Indonesian watchmakers are turning waste wood into timepieces as a means to encourage recycling and to help to develop the creative art scene in the Southeast Asian nation.
Using discarded wood collected from furniture makers, the designers at watchmaker Matoa transform the blocks into beautifully crafted watches that sell for around $75-$120. The name “Matoa” was inspired by the name of a tall, tough and huge tree species that grows on the mainland of Papua province in eastern Indonesia.
“We maximize the usage of waste from furniture production. When the furniture makers use a big trunk, the leftover of their creation will become our raw materials to make a watch. Because we only need a small piece of wood for watch production,” said marketing manager Agianda Merzeindhy.
With machines and 25 watchmakers, the company can produce up to 25 watches per day, a very small amount compared to international brands with hundreds of workshops around the world.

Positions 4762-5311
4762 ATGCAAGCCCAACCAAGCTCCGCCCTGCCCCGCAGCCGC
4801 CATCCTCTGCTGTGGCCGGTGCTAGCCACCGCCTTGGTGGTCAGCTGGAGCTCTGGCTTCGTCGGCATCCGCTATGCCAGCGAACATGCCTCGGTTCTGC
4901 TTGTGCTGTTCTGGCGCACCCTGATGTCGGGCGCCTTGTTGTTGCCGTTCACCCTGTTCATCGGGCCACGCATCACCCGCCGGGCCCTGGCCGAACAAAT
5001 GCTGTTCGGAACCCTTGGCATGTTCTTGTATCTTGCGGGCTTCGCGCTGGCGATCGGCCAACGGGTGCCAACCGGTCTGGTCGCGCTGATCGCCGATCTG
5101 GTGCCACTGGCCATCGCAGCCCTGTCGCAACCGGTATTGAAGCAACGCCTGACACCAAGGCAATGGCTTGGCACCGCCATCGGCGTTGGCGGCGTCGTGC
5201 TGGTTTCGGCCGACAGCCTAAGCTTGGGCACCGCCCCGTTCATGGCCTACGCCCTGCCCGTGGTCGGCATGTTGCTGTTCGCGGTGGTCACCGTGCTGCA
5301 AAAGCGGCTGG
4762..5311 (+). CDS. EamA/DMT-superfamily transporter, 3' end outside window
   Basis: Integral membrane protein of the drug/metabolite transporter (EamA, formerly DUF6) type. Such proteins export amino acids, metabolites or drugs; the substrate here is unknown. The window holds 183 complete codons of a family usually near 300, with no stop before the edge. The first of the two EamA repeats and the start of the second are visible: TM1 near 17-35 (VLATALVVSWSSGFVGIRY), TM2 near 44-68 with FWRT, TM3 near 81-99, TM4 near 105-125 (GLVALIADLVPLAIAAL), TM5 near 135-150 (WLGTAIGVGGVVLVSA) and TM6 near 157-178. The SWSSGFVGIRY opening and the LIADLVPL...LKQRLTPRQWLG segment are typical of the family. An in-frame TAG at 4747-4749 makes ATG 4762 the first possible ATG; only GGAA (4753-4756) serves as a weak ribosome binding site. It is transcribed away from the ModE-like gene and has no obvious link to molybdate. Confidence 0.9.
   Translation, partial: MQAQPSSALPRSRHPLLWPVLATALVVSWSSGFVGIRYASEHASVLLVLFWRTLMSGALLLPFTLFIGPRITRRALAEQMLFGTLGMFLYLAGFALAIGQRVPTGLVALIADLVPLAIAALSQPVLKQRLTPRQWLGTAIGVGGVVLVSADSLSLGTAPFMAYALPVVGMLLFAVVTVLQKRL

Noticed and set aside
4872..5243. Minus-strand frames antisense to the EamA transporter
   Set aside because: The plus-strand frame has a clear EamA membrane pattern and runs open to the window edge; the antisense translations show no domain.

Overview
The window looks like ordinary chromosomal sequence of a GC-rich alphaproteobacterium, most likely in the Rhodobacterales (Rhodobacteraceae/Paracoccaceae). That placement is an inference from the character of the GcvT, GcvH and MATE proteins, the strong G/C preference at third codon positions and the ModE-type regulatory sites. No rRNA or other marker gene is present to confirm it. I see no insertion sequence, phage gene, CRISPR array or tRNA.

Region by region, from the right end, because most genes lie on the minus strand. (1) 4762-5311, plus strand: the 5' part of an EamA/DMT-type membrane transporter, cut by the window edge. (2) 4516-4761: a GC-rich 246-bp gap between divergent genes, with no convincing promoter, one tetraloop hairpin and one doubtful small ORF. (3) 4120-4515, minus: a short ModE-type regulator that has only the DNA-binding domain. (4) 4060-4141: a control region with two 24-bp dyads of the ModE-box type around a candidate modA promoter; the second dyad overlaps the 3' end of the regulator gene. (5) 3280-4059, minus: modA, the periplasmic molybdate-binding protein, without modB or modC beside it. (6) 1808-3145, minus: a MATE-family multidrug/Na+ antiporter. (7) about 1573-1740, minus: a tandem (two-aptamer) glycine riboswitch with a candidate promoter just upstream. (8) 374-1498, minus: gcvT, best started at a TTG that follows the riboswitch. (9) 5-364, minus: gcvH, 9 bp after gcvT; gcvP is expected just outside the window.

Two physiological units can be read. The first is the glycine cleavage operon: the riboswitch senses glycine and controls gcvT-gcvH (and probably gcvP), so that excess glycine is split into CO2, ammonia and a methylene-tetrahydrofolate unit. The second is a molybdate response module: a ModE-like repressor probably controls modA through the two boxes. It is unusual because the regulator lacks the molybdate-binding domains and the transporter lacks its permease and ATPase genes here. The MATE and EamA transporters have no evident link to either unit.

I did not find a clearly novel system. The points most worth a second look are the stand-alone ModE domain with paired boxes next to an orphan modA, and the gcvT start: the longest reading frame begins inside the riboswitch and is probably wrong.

Bandung, where the company is located, aims to become the Mecca of art in Indonesia. The local government has set up a creative industry committee as a way to support young artists and help them showcase their talent through performances and creativity crafts and touts Matoa as role model.
“It is one of the best examples. It is interesting because they utilise the waste, making it zero waste,” said Galih Sedayu, deputy director of the Creative Industry Committee.
The watch is pricey in a country where half of the 250 million residents make $2 every day.
But it has its fans.
“It is unique because of what it is made of, using the waste wood. Usually we buy a watch that is made of metal or strap made by leather. Therefore this watch is very unique and very light,” said a customer who goes by one name, Sally.
Matoa currently has five designs name after five Indonesian islands: Sumba, Gili, Moyo, Rote and Flores.
The watches are exported to at least nine countries including Singapore, China, Japan, South Africa, Germany and the United States.